Sugar use _does_ show up in epidemiological studies, like the one Tim discussed six years ago.

    So theoretical considerations about why artificial sweeteners bad, are hardly worth speculating about. They aren’t bad, at least not bad enough that it can be observed. Sugar, on the other hand, is.

  32. #32 Wow
    July 10, 2010

    Harald, your first assertion is merely a theoretical construct.

    Overeating shows up in health studies, this doesn’t make eating dangerous.

  33. #33 truth machine
    July 12, 2010

    Pet peeve: has mislead, has been mislead

  34. #34 truth machine
    July 12, 2010

    I do drink diet coke over normal coke.

    Why drink any of this junk?

    I just don’t want to get fat.

    Eat well and exercise.

  35. #35 truth machine
    July 12, 2010

    Calorie abundance we have few evolutionary defenses for

    Ever see a fat farmer? It isn’t just that calories are abundant, but that we can obtain them with so little effort. It makes sense, then, to expend that effort in other ways. There are few obese people in my town, where hiking, swimming, running, cycling, and dancing are popular.

  36. #36 Sam-Hec
    July 13, 2010

    Looking to make the take-home message here.

    So HFCS laden foods are badder than other foods with identical (or more) calories because the former are addictive? or to paraphrase someone here ‘it leave’s you craving more’?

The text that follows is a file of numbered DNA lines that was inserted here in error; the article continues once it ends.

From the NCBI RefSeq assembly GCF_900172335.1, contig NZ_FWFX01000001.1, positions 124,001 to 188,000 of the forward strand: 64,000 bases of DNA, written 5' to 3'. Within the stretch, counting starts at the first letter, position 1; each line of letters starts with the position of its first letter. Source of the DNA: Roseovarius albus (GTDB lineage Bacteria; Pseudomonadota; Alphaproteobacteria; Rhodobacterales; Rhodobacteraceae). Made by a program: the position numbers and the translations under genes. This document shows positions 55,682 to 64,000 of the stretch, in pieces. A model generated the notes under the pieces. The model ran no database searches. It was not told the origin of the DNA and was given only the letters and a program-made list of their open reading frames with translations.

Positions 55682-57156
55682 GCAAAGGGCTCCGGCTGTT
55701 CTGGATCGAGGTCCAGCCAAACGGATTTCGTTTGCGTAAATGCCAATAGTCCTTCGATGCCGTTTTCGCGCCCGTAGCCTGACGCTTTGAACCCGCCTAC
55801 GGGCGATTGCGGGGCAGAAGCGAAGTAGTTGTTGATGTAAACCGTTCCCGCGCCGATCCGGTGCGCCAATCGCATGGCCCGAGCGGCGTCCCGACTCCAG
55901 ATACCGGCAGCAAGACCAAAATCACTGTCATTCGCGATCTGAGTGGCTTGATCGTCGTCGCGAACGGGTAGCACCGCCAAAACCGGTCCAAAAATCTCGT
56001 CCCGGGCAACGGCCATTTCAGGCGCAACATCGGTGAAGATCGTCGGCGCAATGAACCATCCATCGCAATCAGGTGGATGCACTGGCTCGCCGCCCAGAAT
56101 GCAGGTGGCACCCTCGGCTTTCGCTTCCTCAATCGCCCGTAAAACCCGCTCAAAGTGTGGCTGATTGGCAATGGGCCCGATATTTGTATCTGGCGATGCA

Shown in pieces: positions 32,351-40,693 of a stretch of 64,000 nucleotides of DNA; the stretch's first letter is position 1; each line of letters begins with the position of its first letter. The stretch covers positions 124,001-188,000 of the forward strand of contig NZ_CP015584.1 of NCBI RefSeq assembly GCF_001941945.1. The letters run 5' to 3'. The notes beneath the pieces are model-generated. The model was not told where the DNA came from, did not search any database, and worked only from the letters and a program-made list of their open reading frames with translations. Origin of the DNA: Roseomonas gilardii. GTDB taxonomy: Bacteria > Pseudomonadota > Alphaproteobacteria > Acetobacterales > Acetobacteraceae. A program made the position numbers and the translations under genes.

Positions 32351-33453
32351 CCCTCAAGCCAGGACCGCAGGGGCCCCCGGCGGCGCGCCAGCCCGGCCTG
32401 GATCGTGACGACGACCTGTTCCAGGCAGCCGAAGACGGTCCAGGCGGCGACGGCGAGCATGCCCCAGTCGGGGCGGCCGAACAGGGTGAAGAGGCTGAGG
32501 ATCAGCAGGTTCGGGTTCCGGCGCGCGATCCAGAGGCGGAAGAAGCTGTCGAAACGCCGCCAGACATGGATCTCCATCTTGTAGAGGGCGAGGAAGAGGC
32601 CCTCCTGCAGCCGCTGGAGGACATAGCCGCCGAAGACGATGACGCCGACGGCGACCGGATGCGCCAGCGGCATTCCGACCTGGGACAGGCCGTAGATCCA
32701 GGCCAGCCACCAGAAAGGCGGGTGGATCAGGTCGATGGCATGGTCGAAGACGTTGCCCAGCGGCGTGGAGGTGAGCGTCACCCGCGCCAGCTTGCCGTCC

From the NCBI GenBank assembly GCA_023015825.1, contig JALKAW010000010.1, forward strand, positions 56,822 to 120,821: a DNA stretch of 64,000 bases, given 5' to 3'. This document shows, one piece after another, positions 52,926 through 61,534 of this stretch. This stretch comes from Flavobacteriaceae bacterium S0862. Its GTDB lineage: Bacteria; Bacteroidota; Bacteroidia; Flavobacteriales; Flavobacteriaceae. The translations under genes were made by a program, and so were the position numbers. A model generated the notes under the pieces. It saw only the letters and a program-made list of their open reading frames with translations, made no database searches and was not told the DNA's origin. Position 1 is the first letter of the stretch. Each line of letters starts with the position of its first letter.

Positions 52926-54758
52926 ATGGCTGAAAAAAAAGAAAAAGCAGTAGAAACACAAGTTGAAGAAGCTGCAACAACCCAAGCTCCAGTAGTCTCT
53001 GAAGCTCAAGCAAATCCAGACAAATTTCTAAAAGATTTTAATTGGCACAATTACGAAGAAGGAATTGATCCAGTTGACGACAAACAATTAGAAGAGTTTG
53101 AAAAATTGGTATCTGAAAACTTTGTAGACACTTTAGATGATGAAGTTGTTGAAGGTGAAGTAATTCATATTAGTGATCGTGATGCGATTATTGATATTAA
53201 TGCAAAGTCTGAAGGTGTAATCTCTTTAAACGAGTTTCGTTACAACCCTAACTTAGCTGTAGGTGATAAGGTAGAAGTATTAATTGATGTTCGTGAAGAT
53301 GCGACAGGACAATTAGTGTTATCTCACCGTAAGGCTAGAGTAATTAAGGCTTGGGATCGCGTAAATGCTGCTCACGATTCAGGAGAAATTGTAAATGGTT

37. #37 Wow
    July 13, 2010

    @25: or just eat less.

  38. #38 davep
    July 13, 2010

    Wow@15: “See if you can get your drink with cane sugar instead of HFCS. Arizona has that generally available, imported from Mexico.”

    The HFCS used in soda is 55% fructose and 45% glucose. Cane sugar (sucrose) is 50% fructose and 50% glucose. Honey is not much different than HFCS55 either. And fruit juice is sugar water.

    That is, cane sugar is no better or worse for you!

    The health issues with sugar (of nearly any kind) is the quantity in the diet.

  39. #39 Wow
    July 13, 2010

    davep, from what I remember of the biochemistry is that the corn stuff gets broken first and the sucrose gets stored for later because you’re overloaded. But your body wants to burn new calories, not extract them from fats laid down, so your body wants more sugar despite having laid down the calories from HFCS sucrose content.